John Milliken Parker, Jr.


John M. Parker portrait
  • Born: Bethel Church, Mississippi, 1863
  • Education: Chamberlain Hunt Academy, Belle View Academy, Eastman's Business School
  • Career: New Orleans Cotton Exchange President, New Orleans Board of Trade President; Louisiana Food Administrator, 1916 Vice Presidential Candidate, Farmer, Anti-Long constitutional League
  • Died: Pass Christian, Mississippi, 1939

John M. Parker was born to a wealthy family with large land holdings in Mississippi. The family moved to New Orleans in 1871. Parker attended private schools in Mississippi, Virginia, and New York before returning to Louisiana to become a successful planter, businessman, and spokesman for agricultural interests.

Parker joined the Louisiana Lodge No. 102 in New Orleans, where he was initiated, passed, and raised to the sublime degree of Maser Mason between March 28, 1889, and April 11, 1889. He also served as the youngest president of both the New Orleans Cotton Exchange and the New Orleans Board of Trade. Politically, Parker became an outspoken opponent of the Louisiana Lottery and the New Orleans political machine and in 1910, became the leader of the Good Government League.

Parker was an outdoorsman at heart and great friends with Theodore Roosevelt early in his political career, who was known to join Parker on hunting and fishing trips in Louisiana on numerous occasions. As governor, Parker fought to eliminate political corruption. He also advocated for flood control in the Mississippi Valley, conservation, women's suffrage, expanded civil services, and increased funding for state institutions and mental health facilities in particular.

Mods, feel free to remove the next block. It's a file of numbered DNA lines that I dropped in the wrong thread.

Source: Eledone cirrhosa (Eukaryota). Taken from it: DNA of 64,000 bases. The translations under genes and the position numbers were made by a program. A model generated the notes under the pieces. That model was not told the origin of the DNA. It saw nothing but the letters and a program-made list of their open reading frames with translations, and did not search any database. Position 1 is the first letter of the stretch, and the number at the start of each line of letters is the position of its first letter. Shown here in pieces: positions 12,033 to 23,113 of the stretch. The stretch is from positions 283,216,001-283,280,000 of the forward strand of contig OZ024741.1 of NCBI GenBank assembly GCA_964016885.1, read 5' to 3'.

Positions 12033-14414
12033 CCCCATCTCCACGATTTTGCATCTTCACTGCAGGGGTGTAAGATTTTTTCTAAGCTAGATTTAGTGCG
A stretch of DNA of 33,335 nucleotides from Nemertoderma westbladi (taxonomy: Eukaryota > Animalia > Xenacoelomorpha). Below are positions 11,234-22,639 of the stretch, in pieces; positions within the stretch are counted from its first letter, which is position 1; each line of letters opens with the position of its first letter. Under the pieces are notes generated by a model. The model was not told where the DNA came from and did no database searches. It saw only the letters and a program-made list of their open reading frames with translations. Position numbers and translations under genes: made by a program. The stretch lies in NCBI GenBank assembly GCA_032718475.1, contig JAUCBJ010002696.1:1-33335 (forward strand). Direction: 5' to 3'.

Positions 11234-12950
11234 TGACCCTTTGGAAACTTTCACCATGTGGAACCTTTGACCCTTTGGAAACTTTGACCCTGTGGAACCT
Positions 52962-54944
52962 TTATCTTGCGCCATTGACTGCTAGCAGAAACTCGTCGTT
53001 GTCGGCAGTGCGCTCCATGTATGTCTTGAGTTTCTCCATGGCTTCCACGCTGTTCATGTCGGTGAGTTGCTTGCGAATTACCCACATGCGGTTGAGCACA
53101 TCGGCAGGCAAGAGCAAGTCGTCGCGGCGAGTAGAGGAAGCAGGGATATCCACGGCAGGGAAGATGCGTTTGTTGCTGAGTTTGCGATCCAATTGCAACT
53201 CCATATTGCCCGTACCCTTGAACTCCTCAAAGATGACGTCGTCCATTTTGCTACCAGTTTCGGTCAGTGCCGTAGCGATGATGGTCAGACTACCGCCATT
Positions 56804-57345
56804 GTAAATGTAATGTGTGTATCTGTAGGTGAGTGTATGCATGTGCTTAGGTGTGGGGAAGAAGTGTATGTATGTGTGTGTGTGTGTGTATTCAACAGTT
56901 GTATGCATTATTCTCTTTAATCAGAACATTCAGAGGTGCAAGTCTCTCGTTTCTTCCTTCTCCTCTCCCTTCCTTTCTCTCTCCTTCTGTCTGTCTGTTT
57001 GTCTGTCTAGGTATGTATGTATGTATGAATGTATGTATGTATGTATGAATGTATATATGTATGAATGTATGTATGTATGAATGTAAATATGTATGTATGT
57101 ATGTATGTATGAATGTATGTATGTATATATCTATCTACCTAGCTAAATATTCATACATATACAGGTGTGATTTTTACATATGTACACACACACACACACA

Parker remained active in politics after his term as governor, and was particularly active in the Anti-Long movement. He also devoted much of his time to experimental farming at his farm near St. Francisville. Parker died in Pass Christian, Mississippi, in 1939.

Click on thumbnails below to view a full-size image:

Member card, Louisiana Lodge No. 102

Master Mason, Louisiana Lodge No. 102, Work & Returns, 1889

Deceased, Grand Lodge Past Proceedings, 1940